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#EndImpunity, #Again

2nd November, the internationally designated day to end impunity for crimes against journalists, rolls around again with little sign of improvement in the number of cases resolved.

by Nick Tjaardstra nick.tjaardstra@wan-ifra.org | November 2, 2016

New reports from CPJ and UNESCO reveal a stalemate in the statistics related to the number of unsolved murders of journalists worldwide.  While the killings continue and historic cases go unresolved, it is a continued lack of will from key governments – whose ultimate responsibility it is to provide a safe and secure environment for journalists – that remains the biggest roadblock to justice.

And despite an improvement in countries responding to the UN’s data requests, the reality is that the last 12 months have been as deadly as ever for journalists.

A culture of impunity leads to greater danger and a higher level of threat for journalists worldwide. If those who attack or kill journalists do so without the fear of repercussion, punishment, or justice being served, then it is society that is weakened overall. Citizens’ ability to make informed decisions on important issues related to their lives rests on an uninhibited, free press doing its job of holding the powerful to account.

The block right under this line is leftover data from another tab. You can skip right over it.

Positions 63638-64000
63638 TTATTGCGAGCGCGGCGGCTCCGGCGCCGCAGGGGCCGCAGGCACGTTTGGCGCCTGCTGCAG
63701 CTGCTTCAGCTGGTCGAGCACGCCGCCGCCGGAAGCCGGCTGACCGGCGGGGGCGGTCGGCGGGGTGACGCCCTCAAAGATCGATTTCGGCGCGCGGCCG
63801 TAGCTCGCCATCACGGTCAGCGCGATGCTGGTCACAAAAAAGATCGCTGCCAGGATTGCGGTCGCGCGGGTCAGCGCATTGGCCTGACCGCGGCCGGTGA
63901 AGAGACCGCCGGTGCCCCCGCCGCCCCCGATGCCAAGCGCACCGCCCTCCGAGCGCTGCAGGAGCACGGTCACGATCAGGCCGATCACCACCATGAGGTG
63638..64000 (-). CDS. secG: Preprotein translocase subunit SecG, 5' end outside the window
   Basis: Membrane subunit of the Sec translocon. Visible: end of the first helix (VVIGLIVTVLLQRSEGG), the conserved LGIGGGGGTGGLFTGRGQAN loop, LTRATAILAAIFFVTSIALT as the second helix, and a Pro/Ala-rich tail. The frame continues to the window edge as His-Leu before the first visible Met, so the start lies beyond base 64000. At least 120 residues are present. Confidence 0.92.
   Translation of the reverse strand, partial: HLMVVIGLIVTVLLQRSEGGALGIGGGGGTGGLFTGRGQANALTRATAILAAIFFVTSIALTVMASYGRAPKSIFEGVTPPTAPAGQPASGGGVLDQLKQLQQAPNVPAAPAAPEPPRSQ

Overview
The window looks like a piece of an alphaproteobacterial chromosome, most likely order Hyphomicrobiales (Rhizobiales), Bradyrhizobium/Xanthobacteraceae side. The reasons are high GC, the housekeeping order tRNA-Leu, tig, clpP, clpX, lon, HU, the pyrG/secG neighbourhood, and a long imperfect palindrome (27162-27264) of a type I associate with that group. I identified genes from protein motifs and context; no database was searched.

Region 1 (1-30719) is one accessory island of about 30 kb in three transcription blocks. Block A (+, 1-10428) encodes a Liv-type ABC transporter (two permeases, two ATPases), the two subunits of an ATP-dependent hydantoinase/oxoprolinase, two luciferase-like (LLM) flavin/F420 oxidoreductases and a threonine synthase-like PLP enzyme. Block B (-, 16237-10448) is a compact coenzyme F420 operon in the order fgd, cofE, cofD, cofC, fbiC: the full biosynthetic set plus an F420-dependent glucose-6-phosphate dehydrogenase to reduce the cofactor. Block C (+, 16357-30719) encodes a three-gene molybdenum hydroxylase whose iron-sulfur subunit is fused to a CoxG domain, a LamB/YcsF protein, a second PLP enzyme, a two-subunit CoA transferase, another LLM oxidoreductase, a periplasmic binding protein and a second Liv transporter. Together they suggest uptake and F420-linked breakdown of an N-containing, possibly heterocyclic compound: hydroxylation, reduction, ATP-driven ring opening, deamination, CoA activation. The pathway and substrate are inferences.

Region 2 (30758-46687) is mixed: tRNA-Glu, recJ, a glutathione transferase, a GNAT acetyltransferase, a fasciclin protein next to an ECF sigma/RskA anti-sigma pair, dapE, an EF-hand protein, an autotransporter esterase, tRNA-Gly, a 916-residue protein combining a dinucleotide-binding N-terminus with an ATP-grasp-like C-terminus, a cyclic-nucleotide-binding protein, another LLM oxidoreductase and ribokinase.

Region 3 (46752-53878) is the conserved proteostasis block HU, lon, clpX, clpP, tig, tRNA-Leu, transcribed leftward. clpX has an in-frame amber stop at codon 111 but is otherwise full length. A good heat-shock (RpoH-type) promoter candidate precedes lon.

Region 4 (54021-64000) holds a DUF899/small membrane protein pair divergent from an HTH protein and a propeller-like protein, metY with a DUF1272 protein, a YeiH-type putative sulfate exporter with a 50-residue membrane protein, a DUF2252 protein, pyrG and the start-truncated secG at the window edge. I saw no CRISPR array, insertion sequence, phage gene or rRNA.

Anything short of this should be unacceptable for those committed to democracy, human rights and the rule of law.

Anything short of this also means that there is still work to be done.

WAN-IFRA continues to support the call for the creation of a Special Representative for the Safety of Journalists at the United Nations Secretary General’s office in New York. Visit our campaign page at www.ProtectOurJournalists.org to find out more, and if you haven’t already done so, join us by adding your voice to the call. The creation of the role can only help when it comes to compelling states to act, following up on individual cases, and keeping the attention focused on safety and issues of impunity.

But this is not the only solution to the scourge that is impunity.

Better access to safety training, safety protocols and risk management are essential – for journalists in the field and those back in the newsroom. A culture of safety should be instilled at every level of the news business. Protection mechanisms exist and should be strengthened wherever possible. No journalist should be without the necessary equipment to keep them alive due to lack of funds or lack of provision. All of this and more is currently being done so that the industry can hold up its hands and say, “We’ve done everything we possibly can do to keep our people safe.”

The momentum then swings back to those with the power to make real change – the governments and decision-makers who can insist that justice serves its purpose and that the rule of law prevails.

While journalists are the tragic victims of this state of impunity, it is freedom of expression that is the ultimate target. Silencing a journalist, in any form, is an attempt to silence democracy. Therefore, a noisy, vociferous and free press remains our best defence.

 


Read CPJ’s Global Impunity Index and our analysis of the content here. The UNESCO Director General’s 2016 Report on the Safety of Journalists and the Danger of Impunity

will be officially presented on 17th November. Visit the ‘My Killers Are Still Free’ campaign site for more information and read our blog post here.